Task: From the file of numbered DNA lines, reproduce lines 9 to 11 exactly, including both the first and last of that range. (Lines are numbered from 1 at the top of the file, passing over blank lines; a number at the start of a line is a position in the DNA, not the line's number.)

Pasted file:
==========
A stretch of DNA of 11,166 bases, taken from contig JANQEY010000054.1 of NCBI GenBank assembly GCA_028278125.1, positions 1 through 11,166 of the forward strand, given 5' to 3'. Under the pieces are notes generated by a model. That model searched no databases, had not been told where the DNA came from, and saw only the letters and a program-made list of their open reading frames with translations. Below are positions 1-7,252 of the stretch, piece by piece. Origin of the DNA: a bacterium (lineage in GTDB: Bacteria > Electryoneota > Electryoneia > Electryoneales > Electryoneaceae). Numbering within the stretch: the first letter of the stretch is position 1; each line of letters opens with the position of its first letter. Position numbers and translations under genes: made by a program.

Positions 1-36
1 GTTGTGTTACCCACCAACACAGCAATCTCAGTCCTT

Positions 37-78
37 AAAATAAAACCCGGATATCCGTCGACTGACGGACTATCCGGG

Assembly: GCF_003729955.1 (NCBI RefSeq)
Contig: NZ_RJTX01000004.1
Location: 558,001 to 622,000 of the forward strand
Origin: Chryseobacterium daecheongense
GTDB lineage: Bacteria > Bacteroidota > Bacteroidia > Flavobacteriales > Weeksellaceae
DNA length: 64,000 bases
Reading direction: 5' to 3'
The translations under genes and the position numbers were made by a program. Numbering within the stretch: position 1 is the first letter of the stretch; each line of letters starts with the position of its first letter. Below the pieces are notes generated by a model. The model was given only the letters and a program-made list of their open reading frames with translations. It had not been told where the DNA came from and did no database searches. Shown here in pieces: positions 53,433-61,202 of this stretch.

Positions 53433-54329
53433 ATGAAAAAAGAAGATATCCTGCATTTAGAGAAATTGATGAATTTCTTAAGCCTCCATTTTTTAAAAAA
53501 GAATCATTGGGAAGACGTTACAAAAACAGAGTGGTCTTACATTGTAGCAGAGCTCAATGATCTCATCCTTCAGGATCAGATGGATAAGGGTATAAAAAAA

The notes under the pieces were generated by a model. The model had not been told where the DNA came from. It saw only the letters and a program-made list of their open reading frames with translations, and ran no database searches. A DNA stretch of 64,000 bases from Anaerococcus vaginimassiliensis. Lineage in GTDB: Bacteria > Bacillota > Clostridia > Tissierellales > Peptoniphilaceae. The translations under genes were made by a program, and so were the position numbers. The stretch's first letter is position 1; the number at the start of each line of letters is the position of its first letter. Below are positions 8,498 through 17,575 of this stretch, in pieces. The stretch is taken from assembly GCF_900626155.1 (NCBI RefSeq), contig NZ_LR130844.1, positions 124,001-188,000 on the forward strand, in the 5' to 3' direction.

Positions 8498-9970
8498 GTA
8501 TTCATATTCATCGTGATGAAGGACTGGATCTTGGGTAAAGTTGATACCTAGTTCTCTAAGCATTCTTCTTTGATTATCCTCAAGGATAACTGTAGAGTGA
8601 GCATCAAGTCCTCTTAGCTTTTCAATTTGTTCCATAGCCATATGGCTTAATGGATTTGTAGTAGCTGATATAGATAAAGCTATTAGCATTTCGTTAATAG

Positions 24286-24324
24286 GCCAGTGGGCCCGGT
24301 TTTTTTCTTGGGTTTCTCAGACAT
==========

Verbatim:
Origin: Chryseobacterium daecheongense
GTDB lineage: Bacteria > Bacteroidota > Bacteroidia > Flavobacteriales > Weeksellaceae
DNA length: 64,000 bases